Should the NHL continue its climb back from a multiple-lockout induced dark era, the arrival of Alex Ovechkin and Sidney Crosby will receive much of the credit.
This is only partially correct though. Sure, the last two Hart Trophy winners are the linchpins, but the youth revolution taking control of the NHL and providing hope for a prosperous future didn’t start with the drafts that produced them.
While Ovechkin went No. 1 in 2004 and Crosby led off the draft a year later, it is the Class of 2003 that could be remembered as possibly the greatest of all time. It is this deep and talented bounty that will augment “the saviors” from the next two summers and give the league an abundant collection of star power for years to come.
“It certainly ranks right up there,” Nashville general manager David Poile said. “These players are certainly some of the best young players in the league today. A few years from now, it certainly might be the best draft of all time.”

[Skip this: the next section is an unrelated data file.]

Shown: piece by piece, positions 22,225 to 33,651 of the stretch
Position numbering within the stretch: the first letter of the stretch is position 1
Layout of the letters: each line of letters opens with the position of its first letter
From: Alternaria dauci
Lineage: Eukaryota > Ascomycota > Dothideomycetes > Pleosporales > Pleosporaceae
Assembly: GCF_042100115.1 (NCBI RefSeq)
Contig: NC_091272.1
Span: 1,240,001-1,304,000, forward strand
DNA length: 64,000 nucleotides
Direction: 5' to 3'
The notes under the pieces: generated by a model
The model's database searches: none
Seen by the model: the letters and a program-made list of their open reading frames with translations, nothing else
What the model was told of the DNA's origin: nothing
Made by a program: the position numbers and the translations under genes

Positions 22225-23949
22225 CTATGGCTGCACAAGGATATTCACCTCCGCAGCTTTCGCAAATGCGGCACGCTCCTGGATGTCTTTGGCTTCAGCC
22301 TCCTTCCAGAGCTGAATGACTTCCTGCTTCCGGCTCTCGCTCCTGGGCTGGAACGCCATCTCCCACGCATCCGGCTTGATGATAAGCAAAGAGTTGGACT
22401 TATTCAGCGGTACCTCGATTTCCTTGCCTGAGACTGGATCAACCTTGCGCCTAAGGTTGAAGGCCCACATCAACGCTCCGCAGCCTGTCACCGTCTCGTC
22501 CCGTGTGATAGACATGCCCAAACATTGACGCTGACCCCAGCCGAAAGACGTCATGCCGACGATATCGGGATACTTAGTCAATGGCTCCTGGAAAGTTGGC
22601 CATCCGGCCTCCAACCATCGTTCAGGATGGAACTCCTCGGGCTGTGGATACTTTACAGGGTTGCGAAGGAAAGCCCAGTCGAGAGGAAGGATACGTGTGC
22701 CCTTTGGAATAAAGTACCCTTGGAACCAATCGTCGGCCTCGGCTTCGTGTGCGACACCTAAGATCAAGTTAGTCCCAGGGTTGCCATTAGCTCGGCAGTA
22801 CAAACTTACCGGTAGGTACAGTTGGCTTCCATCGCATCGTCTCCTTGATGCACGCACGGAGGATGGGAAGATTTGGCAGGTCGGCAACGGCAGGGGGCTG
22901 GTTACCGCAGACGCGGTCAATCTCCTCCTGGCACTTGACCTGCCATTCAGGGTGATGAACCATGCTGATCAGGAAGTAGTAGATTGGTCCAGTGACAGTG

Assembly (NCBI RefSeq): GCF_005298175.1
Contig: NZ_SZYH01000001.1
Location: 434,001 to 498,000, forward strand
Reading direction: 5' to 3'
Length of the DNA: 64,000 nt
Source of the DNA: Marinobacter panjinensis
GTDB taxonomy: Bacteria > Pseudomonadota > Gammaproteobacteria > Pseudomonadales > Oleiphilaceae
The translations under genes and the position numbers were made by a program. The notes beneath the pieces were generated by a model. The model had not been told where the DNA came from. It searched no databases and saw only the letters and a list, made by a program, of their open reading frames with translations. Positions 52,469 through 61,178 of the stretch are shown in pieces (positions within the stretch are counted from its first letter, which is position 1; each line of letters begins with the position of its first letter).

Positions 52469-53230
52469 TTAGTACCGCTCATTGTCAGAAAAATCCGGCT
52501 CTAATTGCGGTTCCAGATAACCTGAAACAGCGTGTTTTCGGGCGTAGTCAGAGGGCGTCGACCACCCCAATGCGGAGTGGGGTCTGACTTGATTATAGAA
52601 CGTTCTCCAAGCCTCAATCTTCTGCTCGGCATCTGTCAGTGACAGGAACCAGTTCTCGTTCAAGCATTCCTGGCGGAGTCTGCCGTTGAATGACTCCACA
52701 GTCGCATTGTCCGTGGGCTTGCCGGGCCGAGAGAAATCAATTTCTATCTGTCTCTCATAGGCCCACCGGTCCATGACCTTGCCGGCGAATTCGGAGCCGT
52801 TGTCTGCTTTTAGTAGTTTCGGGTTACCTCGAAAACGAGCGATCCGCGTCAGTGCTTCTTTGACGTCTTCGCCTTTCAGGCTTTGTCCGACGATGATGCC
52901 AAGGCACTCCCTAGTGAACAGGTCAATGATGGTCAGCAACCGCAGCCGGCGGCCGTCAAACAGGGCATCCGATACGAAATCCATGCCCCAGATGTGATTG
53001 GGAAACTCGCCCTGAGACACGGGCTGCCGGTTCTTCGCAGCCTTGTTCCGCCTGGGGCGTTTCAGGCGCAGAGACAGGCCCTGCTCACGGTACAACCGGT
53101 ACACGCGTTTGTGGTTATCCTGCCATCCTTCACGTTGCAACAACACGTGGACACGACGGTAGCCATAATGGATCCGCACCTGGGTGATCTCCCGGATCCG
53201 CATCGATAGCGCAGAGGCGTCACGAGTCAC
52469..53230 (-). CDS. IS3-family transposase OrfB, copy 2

The amount of talent in the league from the 2003 draft is staggering, from franchise cornerstones to key contributors and late bloomers with hefty future expectations - despite none of them yet reaching 24 years of age.
For proof of the 2003 draft’s impact, look no further than the game’s greatest stage. The Carolina Hurricanes were the first post-lockout champions of the NHL, and center Eric Staal, the No. 2 pick in 2003, led them in scoring during the postseason.
Anaheim snared the Stanley Cup in 2007, and center Ryan Getzlaf - 19th overall in 2003 - led the team in playoff scoring. Goaltender Marc-Andre Fleury, who this season starred for Eastern Conference champion Pittsburgh, finally began to fulfill the expectations placed upon him when the Penguins selected him with the first pick in the 2003 draft.
The list of stars does not stop there. Calgary’s Dion Phaneuf is the best young defenseman in the league, but Philadelphia’s Braydon Coburn (picked by Atlanta), Chicago’s Brent Seabrook and Minnesota’s Brent Burns aren’t far behind.